Washington State University Head Football Coach Mike Leach announced January 8, 2018 that Tracy Claeys had been named WSU’s defensive coordinator.
In his first season leading the Cougar defense, Claeys saw the Speed D lead the Pac-12 Conference in sacks (38), finish second in tackles-for-loss (88), tie for second in takeaways (23) and finish fourth in total defense (359.2), good for No. 42 in the country. WSU also posted a shutout of San Jose State and saw a Pac-12 best 15 players record sack. Four Cougars earned All-Pac-12 honors led by defensive lineman Logan Tago who earned second-team honors for the first time in his career.
Claeys, 50, joined WSU after serving as the head coach at the University of Minnesota (2015-16), where he posted an 11-8 record with back-to-back bowl victories after taking over the program Nov. 11, 2015 when he succeeded Jerry Kill, who resigned due to health reasons. Claeys had been a part of the Minnesota coaching staff since 2011, where he served as defensive coordinator before adding the title of associate head coach prior to the 2014 season. He also reunites with Cougar defensive line coach Jeff Phelps, who coached alongside Claeys at Minnesota from 2011-16.
In 2016, his first full season as head coach, Claeys guided the Gophers to a 9-4 record, a 5-4 mark in Big Ten play and a victory over Washington State in the Holiday Bowl. Minnesota’s nine wins were the most it had earned since winning 10 games in 2003 and were the second most since 1905 when the Gophers also won 10 games.
Minnesota’s defense allowed an average of 22.1 points in 2016, which was the lowest since it allowed 21.9 in 2003. In 2011, when Claeys was in his first year as defensive coordinator, Minnesota allowed 31.7 points, but since then the most it has allowed in a season is 24.2 points. At the conclusion of the 2016 season, the Gophers had held 36 of their last 48 opponents below their scoring average. In 23 of those games, Minnesota held its opposition to eight or more points below their season average and in nine games, the Gophers held their opponents to 14 or more points below their season average.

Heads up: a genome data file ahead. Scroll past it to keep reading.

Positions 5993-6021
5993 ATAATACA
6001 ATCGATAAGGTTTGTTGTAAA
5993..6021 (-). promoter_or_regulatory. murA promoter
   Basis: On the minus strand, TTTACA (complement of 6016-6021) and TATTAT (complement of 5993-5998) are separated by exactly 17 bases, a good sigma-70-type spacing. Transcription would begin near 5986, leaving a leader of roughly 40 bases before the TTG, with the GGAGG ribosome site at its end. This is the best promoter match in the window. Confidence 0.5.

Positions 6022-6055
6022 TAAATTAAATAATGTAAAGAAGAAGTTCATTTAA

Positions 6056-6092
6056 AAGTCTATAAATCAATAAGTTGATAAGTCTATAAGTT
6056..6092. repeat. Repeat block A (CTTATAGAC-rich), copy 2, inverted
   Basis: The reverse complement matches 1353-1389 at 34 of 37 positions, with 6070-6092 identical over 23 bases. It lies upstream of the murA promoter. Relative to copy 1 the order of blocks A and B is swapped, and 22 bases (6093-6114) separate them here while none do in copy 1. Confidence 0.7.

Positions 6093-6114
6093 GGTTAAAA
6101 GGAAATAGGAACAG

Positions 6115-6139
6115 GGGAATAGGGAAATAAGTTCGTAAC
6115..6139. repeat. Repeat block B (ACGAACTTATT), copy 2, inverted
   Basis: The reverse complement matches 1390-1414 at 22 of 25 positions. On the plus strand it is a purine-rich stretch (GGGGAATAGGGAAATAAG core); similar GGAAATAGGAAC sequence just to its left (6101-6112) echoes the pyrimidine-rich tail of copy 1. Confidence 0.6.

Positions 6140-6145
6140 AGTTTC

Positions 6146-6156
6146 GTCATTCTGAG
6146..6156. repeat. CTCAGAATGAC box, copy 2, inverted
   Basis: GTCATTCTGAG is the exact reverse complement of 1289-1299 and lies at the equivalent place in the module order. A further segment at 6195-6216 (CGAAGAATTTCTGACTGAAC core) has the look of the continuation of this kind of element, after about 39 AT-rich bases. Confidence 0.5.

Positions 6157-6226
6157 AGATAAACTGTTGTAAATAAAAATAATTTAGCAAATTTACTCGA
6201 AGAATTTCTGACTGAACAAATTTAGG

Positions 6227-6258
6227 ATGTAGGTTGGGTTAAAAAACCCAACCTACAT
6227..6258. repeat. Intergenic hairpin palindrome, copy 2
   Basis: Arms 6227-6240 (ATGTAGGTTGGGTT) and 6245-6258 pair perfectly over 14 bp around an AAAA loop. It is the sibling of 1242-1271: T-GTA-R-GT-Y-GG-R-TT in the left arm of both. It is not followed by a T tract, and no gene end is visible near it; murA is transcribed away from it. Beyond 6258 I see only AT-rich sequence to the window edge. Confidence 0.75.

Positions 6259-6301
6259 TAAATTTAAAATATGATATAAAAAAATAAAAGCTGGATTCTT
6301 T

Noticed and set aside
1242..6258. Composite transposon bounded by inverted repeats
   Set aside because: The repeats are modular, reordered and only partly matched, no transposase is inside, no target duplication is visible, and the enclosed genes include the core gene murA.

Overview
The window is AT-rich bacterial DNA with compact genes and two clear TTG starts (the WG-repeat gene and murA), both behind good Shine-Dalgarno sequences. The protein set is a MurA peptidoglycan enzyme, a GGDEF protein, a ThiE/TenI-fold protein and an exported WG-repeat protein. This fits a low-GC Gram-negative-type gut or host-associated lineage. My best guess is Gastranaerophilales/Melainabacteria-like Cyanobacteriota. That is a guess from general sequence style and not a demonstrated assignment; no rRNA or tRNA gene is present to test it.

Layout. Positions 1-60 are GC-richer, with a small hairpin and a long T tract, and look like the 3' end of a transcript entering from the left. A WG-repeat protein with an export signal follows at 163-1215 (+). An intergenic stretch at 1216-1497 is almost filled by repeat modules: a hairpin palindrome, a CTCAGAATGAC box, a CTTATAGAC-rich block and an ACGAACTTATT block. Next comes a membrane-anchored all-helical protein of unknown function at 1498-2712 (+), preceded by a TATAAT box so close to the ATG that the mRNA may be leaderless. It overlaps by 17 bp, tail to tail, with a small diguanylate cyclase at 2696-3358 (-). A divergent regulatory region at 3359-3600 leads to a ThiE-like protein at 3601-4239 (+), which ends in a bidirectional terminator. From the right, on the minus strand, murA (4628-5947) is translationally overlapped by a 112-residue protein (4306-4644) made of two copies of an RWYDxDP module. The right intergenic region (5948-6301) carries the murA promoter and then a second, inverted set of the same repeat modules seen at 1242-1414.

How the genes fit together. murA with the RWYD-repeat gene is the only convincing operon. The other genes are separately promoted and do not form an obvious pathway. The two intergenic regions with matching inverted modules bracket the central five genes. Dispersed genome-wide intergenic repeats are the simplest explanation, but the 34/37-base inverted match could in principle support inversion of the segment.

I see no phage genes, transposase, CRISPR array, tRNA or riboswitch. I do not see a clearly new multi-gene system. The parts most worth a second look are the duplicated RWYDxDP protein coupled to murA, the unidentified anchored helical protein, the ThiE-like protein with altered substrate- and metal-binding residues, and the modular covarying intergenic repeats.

During the 2015 season, Claeys guided Minnesota to a 2-4 record after replacing Kill the second half of the season. That included a 21-14 win over Central Michigan in the 2015 Quick Lane Bowl. That season the Gophers finished 24th in total defense and 11th nationally in pass defense.
Prior to Minnesota, Claeys spent three seasons at Northern Illinois and seven years at Southern Illinois, all as the defensive coordinator. In 2008, his first season at Northern Illinois, Claeys and the defensive staff engineered one of the biggest turnarounds in the country, as the Huskies led the MAC in pass defense, scoring defense and total defense. The Huskies finished in the top 20 nationally in three categories – fifth in pass defense, 14th in scoring defense and 17th in total defense.
Claeys’ defense topped the MAC and ranked 30th in the country in total defense the following year. The Huskies were also among the top 30 FBS teams in the country in scoring defense that season.
In 2010, Claeys led a Northern Illinois defensive unit that was ranked No. 14 in the nation and No. 1 in the Mid-American Conference in scoring defense, allowing an average of just 19 points per game. The Huskies were also No. 32 in the nation in pass efficiency defense, No. 27 in total defense and No. 27 in rushing defense in Claeys’ final season.
In his last five years at Southern Illinois, Claeys’ defenses allowed an average of 18.5 points while holding opponents to 14 points or less 21 times, which included five shutouts. In 2007, Southern Illinois reached the FCS national semifinal and its defense ranked as the 10th-best FCS scoring defense in the country and the second-best scoring defense at SIU since 1983. They also intercepted 21 passes to rank fourth in the nation.
In 2004, Southern Illinois led the country in scoring defense, allowing just 13.2 points per game. The Salukis gave up only 101.7 yards per game on the ground while snagging 17 interceptions.
Claeys started his coaching career at Santa Fe Trail High School in 1994. He joined Kill in 1995 at Saginaw Valley State, where he coached the defensive line. Claeys became Kill’s defensive coordinator at Emporia State in 1999. He remained in that capacity when Kill took over at Southern Illinois in 2001 and Northern Illinois in 2008.
Claeys, who attended both Kansas and Kansas State, graduated with a degree in Mathematics Education in 1994 from Kansas State. He did not play collegiate football.